Friday, May 17, 2013

Jarbidge and Bruneau Rivers, Idaho


Moe Witschard, Jarbidge River

Paddling the Jarbidge and Bruneau Rivers requires navigating long committing desert canyons filled with rattlesnakes, mandatory portages, sharp raft piercing rocks, poison ivy, and a healthy population of insects. It‘s also one of the most beautiful and thrilling wilderness adventures to be had.


Packrafting the Jarbidge and Bruneau Rivers, 2013

On May 11-13 Moe Witschard and I made the 80-mile run. The USGS Bruneua River Gage reported 700 cfs.



Jarbidge Peak and Canyon

The waters of the Jarbidge and Bruneau Rivers are fed by melting snow in the Jarbidge Mountains of northern Nevada.


Forrest McCarthy and Moe Witschard, Murphy Hot Springs

After a noon start at Murphy Hot Springs we ran the 26-miles of Jarbidge to our camp at Indian Springs. Moe portaged the three steepest drops, while I portaged two and swam one. The upper canyon is super fun sustained Class III. The lower Canyon is less scenic but contains more serious whitewater – Class IV/V.


Rivers have sculpted a labyrinth through ancient lava that flowed from the Yellowtone Hot Spot.



While portaging a land slide and Class V rapid, Moe tore the main tube of his packraft. It was easily repaired with Kirch's Kwik Patch and Tyvek Tape.


   Western Juniper garnishes vertical walls of basalt.

The second day we paddled 55 miles down the Bruneau to Indian Hot Tub. Moe and I ran everything. While we scouted several of the more technical Class IV sections of 5-Mile Rapid, mostly it was read and run. Early the following morning we paddled the final mile to the take-out and our vehicles.



At the end of a 55-mile day, Moe approaches Indian Hot Tub.

At 700 cfs both the Jarbidge and Bruneau Rivers are committing and solid Class IV whitewater runs. Exciting and fast, the Bruneau had twice the flow as when we ran it last year



American Whitewater offers online descriptions of both Jarbidge and Bruneau. In 2009 these two wild rivers were honored and protected by the establishment of the 89,996-acre Bruneau-Jarbidge Rivers Wilderness.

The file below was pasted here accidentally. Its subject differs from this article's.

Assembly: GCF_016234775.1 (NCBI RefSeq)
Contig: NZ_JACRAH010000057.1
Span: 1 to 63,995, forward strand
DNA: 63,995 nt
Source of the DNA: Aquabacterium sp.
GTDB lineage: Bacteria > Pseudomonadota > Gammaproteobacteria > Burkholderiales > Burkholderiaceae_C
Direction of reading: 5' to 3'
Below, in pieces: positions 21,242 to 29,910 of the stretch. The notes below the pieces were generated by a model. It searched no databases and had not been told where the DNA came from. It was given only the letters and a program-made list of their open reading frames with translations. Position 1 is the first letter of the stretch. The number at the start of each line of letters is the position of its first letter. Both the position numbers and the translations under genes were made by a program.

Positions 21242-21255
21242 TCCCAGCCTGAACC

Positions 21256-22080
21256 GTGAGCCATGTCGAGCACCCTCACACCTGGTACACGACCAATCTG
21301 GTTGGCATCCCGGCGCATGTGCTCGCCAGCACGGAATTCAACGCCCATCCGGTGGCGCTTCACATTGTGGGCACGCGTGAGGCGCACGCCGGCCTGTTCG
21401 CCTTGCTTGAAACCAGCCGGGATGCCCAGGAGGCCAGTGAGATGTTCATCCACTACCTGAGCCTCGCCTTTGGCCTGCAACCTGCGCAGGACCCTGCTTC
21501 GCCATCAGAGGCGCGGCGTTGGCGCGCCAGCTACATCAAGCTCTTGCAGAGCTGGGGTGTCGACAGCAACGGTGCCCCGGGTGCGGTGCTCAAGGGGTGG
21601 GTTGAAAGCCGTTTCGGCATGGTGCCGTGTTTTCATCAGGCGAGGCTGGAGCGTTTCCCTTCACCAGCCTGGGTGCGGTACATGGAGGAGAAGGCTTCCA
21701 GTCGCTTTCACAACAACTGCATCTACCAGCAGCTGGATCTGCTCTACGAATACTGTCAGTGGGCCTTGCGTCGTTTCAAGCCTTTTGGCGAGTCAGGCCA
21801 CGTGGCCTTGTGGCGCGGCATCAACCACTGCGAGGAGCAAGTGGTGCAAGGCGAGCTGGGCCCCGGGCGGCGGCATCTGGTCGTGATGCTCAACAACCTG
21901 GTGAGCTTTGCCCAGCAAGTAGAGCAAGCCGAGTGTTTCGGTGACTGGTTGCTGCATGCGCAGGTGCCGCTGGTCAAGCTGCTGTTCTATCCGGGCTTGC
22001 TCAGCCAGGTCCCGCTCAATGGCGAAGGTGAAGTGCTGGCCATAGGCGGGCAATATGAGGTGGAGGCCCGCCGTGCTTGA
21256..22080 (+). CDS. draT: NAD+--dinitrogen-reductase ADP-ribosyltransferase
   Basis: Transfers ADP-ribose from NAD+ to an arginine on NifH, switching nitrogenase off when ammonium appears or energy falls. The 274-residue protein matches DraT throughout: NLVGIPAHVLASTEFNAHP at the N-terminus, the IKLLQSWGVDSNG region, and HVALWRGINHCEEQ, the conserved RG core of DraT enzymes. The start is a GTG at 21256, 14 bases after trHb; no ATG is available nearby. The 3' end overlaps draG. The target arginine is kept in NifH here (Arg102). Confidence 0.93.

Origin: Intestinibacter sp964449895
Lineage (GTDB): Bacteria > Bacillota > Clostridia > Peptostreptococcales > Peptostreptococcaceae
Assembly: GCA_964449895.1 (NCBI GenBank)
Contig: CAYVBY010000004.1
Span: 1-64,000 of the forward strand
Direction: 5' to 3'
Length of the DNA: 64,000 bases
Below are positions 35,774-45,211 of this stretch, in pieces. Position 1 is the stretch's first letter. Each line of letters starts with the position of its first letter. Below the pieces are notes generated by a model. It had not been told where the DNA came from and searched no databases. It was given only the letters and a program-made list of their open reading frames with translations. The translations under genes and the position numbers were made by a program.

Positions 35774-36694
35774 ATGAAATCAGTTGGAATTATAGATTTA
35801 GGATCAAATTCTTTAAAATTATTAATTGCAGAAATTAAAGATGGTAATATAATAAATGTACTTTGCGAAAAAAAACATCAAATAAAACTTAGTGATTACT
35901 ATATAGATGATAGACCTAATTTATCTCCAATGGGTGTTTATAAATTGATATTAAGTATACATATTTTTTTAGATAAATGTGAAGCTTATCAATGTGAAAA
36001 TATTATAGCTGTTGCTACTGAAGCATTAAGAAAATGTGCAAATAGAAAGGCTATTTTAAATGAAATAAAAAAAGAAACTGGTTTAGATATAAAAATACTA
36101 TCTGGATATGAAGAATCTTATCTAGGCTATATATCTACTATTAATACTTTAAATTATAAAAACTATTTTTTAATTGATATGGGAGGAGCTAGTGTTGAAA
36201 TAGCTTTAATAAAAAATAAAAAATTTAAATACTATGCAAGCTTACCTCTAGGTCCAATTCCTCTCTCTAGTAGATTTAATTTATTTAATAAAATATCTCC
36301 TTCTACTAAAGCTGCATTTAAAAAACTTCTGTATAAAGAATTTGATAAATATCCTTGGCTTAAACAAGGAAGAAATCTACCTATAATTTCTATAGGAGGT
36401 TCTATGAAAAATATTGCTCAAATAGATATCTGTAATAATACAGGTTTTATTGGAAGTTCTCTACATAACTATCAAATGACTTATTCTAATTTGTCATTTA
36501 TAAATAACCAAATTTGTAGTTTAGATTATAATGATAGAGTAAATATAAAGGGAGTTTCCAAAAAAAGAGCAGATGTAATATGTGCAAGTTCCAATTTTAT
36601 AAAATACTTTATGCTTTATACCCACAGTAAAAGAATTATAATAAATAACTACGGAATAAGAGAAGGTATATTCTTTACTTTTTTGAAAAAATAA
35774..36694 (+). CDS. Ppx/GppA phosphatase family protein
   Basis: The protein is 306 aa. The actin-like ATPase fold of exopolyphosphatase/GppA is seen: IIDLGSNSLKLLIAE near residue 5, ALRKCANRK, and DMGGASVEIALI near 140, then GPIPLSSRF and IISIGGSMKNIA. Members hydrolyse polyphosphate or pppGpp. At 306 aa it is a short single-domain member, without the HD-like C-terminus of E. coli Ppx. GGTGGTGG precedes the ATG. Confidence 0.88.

Bruneau-Jarbridge Rivers Wilderness
Map by Sangres.com

Through Ken Erwin (208-845-2756) we arranged for a car shuttle from the take-out at Hot Springs near the town of Bruneau to Murphy Hot Springs, the standard put-in.  For those approaching with two vehicles from the east, another option is to leave a car at the Hot Springs take-out and drive to the put-in. Then, at the end of the run, drive the car at the take-out to Murphy Hot Springs, retrieve the other vehicle, and enjoy a good road (most of it paved) to Twin Falls and the Interstate.




3 comments:

  1. Beautiful canyon... and hot springs to finish. sweet!

    ReplyDelete
  2. Hello Forrest,

    I tried to search out your email, but no luck. So ill keep it short. We are new to packrafting, just got two alpacka's. My latest dilemma is packs. comparing golite jam with dry bag inside vs the new sea to summit Dry Pack:

    http://www.seatosummit.com/products/display/201

    I have had little luck finding reviews, but it would seem they would really simply the setup if suspension is adequate. There are also lash points from compression straps for gear to be on outside while hiking (paddle)....

    ReplyDelete
    Replies
    1. Chuck, Thanks for the link. The Sea to Summit looks like a great pack but I have not tried it nor know anyone that has. This is the first I have heard of it. I like how light it is for a PVC portage pack/dry bag. I would consider how much you will be hiking with it. I have had two similar PVC Dry Packs (one made by POE and the other by OR) that proved to be very dry and durable. On hikes, however, they both caused serious chafing on my lower back. The Sea to Summit Dry Bag looks like it would be great for packrafting trips with more floating than walking.

      Delete